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Interview with minc’s Chief People Officer Laura Harris


Q1. 2020 has been difficult for many people, both personally and from a business perspective. How have you found the past 4/5 months? From a personal point of view, I feel extremely fortunate, I’m set up to work from home, so it wasn’t a huge change from that perspective. However, I was ill during the pandemic, which was quite scary, but myself, my household, and wider family have all kept safe throughout this year and that’s all you can really ask for. From a professional side, it has been my busy time ever as a consultant. Even though as a business we have lost a couple of clients who were not able to survive throughout the pandemic due to the industries they are in, other clients have required additional support. Nobody had a contingency plan for something like this, going from everyone in the office to the next week everyone at home, was a huge challenge for some businesses as people didn’t really know how to manage that handover. For example, one of our clients who work in the Electric Vehicle Charging space found it fairly easy to adapt to home working as they are a technical company so understanding how to get the correct systems in place was less of a problem. Some of our other clients however, particularly those with higher numbers of staff, found the transition very challenging.


Q2. What would you say are the biggest lessons you’ve learned with all that has happened with the coronavirus outbreak? I think this year has given some real reassurance that actually the way we approach our clients and do our business as minc, is successful, it’s built on relationships and good people. We have been able to keep clients throughout this time and have been recommended by them to other businesses who are struggling so we must be doing something right. Particularly throughout the pandemic, we have given clients that flexibility and added value to ensure they have what they need in terms of a complete service even when money has been tight from their side. You can get HR support from lots of businesses, but I think we have a good balance of being reasonable with our cost, but really adding value and going above what’s expected for our clients.


Q3. Do you think businesses now have procedures and precautions in place from a Covid-19 perspective? I think there is still a lot of confusion for businesses and many were under the impression that we would be back to normal by the end of the summer. So, I think people are still adapting as they go and even now as some go back into the office it’s still that challenge of being back in a working environment and not falling back into the same habits. Ensuring people are following the guidelines at all times has to be the priority for those back in the office. I think the second wave is going to hit harder so it’s even more important that people have got to the point where they have prepared their businesses and learned from the first wave earlier in the year. For some of our clients, I work as part of their resilience team and we are able to plan, but we are only able to plan based on the government predictions at the moment and the difficulties that were faced earlier on in the year. I would also say that for many businesses the remote working policies that they have in place are still short-term focused on the idea of bringing people back into the office heading into the new year.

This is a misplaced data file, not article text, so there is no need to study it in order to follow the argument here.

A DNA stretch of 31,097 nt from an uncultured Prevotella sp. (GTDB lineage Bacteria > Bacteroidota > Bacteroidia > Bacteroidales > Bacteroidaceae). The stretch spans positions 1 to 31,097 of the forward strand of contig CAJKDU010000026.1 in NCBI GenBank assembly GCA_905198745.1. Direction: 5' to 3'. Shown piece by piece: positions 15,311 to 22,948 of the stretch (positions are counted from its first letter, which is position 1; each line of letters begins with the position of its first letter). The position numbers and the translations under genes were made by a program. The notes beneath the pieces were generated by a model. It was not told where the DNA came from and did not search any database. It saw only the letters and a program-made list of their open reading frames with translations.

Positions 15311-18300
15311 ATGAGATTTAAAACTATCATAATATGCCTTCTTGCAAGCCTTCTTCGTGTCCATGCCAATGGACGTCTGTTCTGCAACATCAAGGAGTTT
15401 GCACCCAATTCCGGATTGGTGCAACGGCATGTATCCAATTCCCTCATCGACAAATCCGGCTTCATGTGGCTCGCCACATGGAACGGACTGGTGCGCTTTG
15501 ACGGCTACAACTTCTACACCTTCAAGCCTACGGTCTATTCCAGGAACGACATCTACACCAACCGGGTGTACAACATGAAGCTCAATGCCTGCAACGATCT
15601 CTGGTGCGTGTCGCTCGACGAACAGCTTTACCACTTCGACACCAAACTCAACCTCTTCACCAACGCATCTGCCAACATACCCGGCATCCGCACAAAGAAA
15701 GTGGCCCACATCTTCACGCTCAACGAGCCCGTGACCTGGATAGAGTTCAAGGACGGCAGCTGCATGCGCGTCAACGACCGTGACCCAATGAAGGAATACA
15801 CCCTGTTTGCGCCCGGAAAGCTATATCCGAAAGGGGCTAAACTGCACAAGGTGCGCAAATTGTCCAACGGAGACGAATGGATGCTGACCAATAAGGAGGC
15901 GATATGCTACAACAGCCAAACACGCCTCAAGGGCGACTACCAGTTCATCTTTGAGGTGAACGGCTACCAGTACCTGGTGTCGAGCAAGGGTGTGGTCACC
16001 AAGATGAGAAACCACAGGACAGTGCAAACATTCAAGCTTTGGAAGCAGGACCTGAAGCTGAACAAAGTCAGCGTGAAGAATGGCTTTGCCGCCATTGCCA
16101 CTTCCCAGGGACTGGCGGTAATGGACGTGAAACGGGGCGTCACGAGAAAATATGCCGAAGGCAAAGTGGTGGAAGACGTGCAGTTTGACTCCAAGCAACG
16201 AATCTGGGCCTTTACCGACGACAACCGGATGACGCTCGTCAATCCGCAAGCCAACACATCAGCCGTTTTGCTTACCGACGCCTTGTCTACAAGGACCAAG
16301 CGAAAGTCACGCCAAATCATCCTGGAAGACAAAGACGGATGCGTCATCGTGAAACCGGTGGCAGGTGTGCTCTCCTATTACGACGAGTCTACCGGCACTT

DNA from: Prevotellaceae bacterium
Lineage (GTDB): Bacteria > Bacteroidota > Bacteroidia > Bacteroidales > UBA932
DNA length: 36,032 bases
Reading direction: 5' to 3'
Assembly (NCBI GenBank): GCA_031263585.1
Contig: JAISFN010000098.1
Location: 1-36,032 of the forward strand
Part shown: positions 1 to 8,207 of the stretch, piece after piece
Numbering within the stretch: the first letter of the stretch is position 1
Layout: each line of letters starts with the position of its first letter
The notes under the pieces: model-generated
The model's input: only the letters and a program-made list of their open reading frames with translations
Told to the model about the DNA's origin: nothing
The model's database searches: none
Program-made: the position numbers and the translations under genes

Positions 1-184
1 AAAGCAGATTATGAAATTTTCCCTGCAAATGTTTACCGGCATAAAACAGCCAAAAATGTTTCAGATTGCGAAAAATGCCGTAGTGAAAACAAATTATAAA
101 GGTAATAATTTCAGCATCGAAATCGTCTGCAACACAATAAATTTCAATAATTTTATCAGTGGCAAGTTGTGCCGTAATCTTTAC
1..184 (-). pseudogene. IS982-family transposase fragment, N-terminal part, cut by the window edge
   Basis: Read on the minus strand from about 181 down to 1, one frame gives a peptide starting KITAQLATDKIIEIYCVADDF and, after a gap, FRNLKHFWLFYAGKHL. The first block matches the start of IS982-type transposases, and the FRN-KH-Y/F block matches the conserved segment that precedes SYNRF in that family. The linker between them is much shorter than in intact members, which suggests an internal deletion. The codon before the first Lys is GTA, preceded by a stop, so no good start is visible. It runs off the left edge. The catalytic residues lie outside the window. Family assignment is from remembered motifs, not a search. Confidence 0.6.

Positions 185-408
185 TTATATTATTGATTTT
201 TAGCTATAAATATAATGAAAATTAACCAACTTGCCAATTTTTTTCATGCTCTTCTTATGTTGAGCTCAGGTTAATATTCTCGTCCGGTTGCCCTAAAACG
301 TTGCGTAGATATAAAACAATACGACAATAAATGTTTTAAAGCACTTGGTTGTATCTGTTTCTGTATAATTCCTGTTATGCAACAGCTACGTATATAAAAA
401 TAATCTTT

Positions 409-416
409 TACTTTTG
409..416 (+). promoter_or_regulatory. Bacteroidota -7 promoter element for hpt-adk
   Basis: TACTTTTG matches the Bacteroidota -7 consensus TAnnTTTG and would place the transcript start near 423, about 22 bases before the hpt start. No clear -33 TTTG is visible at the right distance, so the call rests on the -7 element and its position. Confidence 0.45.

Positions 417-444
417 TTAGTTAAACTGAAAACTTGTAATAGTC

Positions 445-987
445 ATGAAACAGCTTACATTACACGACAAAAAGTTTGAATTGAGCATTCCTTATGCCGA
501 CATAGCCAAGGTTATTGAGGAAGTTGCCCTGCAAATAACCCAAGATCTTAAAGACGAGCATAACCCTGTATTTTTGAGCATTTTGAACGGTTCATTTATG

Q4. From an HR perspective, what would you say have been the biggest challenges for businesses throughout the pandemic? The majority of my time in the beginning was helping businesses manage furlough and working to reassure staff who were put on furlough that this is something that we have to do in order to save their job. The flexible furlough helped put people’s minds at ease as they were able to come into the office on a part-time basis. But it was difficult for businesses to work out everything from a pay, holiday, pension perspective with lots of employees of different levels of furlough at different times so we provided key support in that area. As time has moved on the biggest challenge I have now is keeping people safe. From my side, it has been about helping the business try to move forward but to ensure they are always complying with the government guidance and have everything in place to create a safe working environment. Another challenge at the moment is that I’m now dealing with far more redundancies as businesses cut back on their staff. And while it’s part of the job from my side as the HR lead for clients, it’s never a nice thing to do, particularly at a time of such uncertainty for people.


Q5. How do you think having so many businesses adapting to working remotely will affect the traditional office environment and 9 to 5 going forward? I think there will be a mixture, you will always have the old school type companies who want everyone in an office, but businesses have invested a lot of time and resource into getting set up from home so I think there will be far more flexibility from businesses. You also can’t think this is never going to happen again, so it makes sense for businesses to keep flexible working around in some capacity in case we ever have a situation like this in the future.


Q6. While it is important to look back, the only thing we influence is what we do going forward. How are feeling about the rest of 2020? I’m feeling fairly positive about the remainder of 2020. We are still focusing now on trying to grow as a business not only from a client perspective but also in terms of expanding and refining our services. We are working very hard as a team and there are some exciting things happening over the next few months so I am optimistic that we can finish the year strongly.

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